In this paper we will study the scattering of fermions (spin ) by a Bardeen regular black hole and by a Bardeen-class of black holes (as constructed in wang ()). We will use the partial wave method to obtain analytical expressions for the phase shifts that enter into the definition of partial amplitudes defining the scattering cross sections and the induced polarization. To our knowledge this is the first study to report analytical phase shifts for spin wave scattering by regular black holes. In previous works only the absorbtion of fermions by Bardeen black holes was investigated numerically in huang2 (), while in refs. huang1 (); Macedo2 (); Macedo2a (); Macedo2b () the case of massless scalar scattering by regular black holes was treated again numerically. Studies dedicated to fermion scattering by other types of spherically symmetric black holes can be found for example in refs. unruh (); Das (); Jin (); Doran (); Jung (); Gaina (); ChaoLin (); dolan (); Rogatko (); Liao (); Ghosh (); sporea1 (); sporea2 (); sporea3 ().
Both Bardeen regular black holes and the Bardeen-class type of black holes possess nonlinear magnetic (monopole) charges Ayon (); wang (). This implies the existence of an electromagnetic potential of the form with the total magnetic charge. In this work we will neglect the interaction between this potential and the charge of the fermion and focus instead only on studying the scattering resulted from the ”pure” gravitational interaction between the fermion and the black hole. However, even in this approximation the black hole magnetic monopole charge will still influence the scattering patterns through the presence of into the metric function and into the resulted scattering modes of the radial Dirac equation.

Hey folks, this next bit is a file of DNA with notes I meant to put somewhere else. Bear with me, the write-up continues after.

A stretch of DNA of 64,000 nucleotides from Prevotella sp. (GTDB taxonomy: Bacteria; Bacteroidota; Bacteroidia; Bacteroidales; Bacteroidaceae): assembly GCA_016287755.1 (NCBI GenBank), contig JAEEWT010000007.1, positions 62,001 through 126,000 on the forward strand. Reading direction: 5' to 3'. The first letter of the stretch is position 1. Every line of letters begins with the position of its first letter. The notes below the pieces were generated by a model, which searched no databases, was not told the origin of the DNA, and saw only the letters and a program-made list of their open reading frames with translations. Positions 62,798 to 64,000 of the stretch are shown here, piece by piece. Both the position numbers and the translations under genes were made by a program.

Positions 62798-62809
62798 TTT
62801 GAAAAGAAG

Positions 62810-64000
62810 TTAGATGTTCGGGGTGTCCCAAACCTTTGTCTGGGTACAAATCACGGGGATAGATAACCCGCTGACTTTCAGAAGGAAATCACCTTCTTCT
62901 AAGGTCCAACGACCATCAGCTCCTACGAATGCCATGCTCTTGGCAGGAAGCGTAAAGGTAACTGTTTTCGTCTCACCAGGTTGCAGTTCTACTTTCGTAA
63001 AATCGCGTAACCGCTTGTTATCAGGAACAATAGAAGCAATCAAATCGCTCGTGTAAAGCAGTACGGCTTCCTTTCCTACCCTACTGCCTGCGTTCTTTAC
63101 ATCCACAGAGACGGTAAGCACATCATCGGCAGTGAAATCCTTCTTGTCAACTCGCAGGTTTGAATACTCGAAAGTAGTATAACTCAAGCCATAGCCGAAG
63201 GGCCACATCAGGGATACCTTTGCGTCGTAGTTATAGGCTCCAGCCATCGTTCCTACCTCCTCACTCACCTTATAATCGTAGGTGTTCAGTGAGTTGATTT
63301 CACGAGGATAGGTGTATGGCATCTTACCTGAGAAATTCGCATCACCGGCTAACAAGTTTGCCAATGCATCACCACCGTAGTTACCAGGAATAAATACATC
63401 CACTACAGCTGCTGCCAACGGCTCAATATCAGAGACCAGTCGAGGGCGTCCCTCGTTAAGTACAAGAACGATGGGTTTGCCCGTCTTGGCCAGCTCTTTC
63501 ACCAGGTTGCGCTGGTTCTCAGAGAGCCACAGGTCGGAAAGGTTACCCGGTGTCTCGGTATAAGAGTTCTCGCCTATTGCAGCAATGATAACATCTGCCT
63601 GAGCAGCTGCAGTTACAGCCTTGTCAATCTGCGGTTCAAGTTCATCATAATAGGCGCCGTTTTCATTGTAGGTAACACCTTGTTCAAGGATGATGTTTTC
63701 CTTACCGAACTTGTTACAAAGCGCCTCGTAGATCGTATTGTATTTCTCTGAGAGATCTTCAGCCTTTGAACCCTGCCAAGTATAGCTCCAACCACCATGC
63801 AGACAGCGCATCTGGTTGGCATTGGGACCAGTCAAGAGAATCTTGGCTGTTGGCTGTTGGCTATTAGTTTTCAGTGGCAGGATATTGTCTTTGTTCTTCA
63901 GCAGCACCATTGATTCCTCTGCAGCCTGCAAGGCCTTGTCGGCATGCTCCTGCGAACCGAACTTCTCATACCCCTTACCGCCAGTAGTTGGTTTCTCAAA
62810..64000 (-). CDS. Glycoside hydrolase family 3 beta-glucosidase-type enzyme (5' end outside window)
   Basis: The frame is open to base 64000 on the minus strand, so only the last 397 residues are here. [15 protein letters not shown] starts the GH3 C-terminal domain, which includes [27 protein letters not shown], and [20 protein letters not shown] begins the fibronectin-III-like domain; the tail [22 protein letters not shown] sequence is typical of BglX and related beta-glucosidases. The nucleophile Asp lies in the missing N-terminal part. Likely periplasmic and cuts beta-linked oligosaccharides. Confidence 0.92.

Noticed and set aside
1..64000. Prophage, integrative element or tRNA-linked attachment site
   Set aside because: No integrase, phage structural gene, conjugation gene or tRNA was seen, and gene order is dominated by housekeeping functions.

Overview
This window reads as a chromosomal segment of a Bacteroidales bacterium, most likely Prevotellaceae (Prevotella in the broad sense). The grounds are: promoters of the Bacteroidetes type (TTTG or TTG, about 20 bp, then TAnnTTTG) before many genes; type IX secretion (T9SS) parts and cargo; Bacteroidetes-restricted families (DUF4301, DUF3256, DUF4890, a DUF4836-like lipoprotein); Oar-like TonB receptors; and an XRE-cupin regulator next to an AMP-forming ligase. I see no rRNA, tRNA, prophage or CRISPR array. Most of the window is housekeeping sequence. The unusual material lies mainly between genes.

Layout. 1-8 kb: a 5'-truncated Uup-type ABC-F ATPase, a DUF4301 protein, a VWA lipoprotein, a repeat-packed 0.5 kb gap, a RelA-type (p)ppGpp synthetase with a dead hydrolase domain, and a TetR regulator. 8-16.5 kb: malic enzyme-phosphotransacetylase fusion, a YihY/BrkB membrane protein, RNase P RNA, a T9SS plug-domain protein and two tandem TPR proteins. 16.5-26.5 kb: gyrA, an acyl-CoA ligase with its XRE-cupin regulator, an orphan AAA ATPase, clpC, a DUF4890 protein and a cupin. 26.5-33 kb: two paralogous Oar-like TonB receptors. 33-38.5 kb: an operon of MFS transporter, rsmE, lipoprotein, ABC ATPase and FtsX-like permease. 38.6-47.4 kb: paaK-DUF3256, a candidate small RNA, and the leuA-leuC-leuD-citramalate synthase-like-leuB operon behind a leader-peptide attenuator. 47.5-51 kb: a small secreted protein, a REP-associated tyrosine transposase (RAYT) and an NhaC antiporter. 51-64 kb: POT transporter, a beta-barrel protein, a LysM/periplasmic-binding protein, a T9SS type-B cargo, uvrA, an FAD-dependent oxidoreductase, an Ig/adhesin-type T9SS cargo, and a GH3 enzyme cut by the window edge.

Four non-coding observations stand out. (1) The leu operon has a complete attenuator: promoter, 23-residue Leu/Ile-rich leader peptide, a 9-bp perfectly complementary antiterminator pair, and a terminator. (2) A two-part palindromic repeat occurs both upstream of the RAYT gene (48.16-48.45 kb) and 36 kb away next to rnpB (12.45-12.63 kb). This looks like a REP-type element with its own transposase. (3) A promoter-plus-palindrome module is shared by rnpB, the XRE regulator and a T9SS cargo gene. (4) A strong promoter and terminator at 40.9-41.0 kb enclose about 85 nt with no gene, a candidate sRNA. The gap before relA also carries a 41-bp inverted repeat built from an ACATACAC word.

The rest of the paper is structured as follows. In Section II the Bardeen-class of black holes is presented very briefly. Section III starts with a very short review of the Dirac equation in spherically symmetric black hole geometries and continues with the search for scattering modes in the Bardeen spacetime. In the last part of this section the main result of the paper is presented, namely the form of the analytical phase shifts resulted from applying the partial wave method on the scattering modes derived earlier. The next Section IV is dedicated to a graphical analysis of the induced polarization and the scattering cross sections in which the presence of a backward ”glory” and ”spiral scattering” (orbiting) oscillations is showed to be present. The main conclusions and some final remarks are given in the last Section V of the paper.